When it comes to dinner parties, this blog has turned me into a documentarian. The dinner party experience is so fleeting, so forgettable. You might serve a pasta dish that is so fabulous you're sure you'd never forget the recipe, and then a few months later you can't seem to remember what the heck it was in it, and whether you sprinkled pecorino or parmesan on top.
I've always been interested in what people serve for dinner and why, but now I want to get that recipe for the lamb and rice stuffing, I want to know your particular technique for making chocolate mousse, and, of course, I want to take photos of every dish as it lands on the table. How else will we remember?
If you wanted, you could go to a restaurant and eat the same dish, and sit at the same table by the window, and have the same experience again and again. As long as the restaurant is there, that experience will be there for you. But when you go to someone's home for dinner, or have people over for dinner, something will be different every time. Maybe the menu will be the same, maybe you'll eat off the same old plates, but something will be different. Those moments of shared food and shared community are so ephemeral.
But sometimes all of that documenting feels unnatural, even wrong. Maybe it's better to sit back and just enjoy an experience rather than over analyze it. Which is what I did a few weeks ago when we were invited to dinner by two longtime friends of Dan's parents. I had heard tales of dinners at Mike and Ella's house for several years, and of how Mike always puts out an absurdly delicious and large spread of food.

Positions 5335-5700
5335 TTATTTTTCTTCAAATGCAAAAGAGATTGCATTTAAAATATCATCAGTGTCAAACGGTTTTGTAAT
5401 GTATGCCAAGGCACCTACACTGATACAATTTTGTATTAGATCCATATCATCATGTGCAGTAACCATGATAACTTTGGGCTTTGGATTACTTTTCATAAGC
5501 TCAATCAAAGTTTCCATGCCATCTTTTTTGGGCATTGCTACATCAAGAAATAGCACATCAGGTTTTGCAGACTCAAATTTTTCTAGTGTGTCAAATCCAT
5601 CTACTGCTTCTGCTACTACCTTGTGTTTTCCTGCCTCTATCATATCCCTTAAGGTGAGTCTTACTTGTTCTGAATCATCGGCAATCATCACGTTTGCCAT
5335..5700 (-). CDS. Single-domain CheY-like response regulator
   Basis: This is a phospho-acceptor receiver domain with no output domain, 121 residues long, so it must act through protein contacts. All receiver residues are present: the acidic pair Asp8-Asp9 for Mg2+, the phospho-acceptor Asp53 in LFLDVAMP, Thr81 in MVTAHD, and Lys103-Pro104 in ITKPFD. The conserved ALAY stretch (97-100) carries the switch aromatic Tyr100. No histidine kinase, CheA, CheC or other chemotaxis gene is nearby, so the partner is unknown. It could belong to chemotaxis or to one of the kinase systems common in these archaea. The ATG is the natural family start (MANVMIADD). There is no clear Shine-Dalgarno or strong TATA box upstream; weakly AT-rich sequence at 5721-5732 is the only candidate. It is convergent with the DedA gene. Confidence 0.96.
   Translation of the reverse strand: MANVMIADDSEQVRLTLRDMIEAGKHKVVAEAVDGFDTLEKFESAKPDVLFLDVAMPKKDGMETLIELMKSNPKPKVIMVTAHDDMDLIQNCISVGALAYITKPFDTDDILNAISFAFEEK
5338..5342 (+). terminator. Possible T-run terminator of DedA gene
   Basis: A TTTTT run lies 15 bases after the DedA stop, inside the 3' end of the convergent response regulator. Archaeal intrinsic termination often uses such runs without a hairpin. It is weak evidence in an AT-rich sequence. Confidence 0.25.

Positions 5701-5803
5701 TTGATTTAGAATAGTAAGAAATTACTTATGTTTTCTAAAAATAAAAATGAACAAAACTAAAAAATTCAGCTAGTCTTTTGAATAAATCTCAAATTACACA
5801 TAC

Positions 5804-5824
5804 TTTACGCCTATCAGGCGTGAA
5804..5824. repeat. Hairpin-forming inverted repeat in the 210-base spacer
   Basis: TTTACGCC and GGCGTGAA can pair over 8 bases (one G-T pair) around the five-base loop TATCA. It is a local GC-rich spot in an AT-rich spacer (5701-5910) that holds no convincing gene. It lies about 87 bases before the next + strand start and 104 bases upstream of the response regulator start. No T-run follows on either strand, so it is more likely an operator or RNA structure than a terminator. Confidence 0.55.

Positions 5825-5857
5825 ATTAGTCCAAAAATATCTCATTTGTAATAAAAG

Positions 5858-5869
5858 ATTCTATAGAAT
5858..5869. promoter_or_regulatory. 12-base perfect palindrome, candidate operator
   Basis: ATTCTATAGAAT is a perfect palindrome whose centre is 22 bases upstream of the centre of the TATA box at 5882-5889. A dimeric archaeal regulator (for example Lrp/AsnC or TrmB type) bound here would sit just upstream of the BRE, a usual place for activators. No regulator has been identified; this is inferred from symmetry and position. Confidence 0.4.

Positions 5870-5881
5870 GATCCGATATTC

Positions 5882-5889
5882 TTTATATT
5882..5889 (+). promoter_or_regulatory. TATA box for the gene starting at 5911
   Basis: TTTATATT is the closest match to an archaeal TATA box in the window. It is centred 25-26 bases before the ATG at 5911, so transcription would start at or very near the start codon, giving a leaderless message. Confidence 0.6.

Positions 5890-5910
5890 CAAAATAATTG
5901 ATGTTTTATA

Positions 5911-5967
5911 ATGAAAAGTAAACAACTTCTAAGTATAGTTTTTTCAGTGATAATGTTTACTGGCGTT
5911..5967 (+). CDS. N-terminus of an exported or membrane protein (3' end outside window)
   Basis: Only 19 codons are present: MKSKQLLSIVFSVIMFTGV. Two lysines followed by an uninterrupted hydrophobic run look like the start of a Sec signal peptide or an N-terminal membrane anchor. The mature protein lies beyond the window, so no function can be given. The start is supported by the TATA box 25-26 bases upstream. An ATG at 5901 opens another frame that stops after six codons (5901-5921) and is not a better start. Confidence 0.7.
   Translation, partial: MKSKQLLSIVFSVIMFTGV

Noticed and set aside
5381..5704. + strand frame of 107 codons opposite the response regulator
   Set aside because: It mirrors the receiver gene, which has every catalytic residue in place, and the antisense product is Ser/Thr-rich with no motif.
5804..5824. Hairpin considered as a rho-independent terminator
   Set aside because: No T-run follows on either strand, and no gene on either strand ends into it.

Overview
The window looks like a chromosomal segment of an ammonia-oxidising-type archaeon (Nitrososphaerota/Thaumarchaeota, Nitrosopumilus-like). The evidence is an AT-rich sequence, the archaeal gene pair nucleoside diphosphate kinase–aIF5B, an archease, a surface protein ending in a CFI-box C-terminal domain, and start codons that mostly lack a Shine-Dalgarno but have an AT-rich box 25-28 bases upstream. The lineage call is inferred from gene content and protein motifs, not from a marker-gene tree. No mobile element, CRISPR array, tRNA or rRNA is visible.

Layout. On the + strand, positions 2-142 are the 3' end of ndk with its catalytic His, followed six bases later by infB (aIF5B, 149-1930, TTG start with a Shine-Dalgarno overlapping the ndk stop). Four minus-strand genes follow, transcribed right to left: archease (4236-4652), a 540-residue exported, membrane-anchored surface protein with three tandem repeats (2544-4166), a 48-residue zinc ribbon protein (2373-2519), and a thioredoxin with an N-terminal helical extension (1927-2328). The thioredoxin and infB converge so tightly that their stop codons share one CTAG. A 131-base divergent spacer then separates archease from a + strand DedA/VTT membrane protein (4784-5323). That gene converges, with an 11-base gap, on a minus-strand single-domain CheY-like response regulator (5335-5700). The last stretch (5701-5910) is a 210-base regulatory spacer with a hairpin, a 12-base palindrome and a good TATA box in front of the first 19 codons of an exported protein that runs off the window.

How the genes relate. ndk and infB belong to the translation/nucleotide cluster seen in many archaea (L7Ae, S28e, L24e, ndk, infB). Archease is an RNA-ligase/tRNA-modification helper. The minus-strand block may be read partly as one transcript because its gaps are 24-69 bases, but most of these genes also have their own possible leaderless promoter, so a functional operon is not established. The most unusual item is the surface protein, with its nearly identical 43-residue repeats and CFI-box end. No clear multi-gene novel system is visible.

So five of us (me, Dan, his parents, and their friend Barbara) squeezed into a cab and headed north to the Bronx for dinner. My camera was in my purse but I felt a little uncomfortable about taking photos, as I always do when I go to someone's house. Sometimes I think it makes people feel a little intimidated, but really, all I want to do is capture and celebrate their work. Spending all day in the kitchen for the pleasure of other people should be commemorated in some way, right?
But this time, I decided to sit back. As the adults smoked and talked politics and kids and the inevitable thing that's on everyone's mind--the economy--I curled up in an Eames lounger and just sat back and listened. I noticed the leafy tangle of potted plants lining the windowsill, I smelled the veal simmering in the kitchen, I sampled the antipasto platter, an artfully composed mix of delicious, salty, oily things from Italian grocery stores on Arthur Avenue.
Yes, I snapped a few photos, I helped Mike stir the saffron risotto (people, he puts bone marrow bits in it...isn't that interesting?), but instead of thinking about the blog, or my Twitter, or whether the photos were in focus, I decided to drink it all in and commit it to memory. It's not every day that someone makes you homemade osso bucco, outside of going to a restaurant. The meat fell right off the bones, into a pool of savory, bright red sauce--gravy, as everyone calls it. It was simply delicious.
Being in the moment makes food taste better. But then again, Mike is a very, very good cook.
Dinner at Mike and Ella's
Clams with polenta
Apple pie from Sweet Melissa bakery in Park Slope and chocolate truffles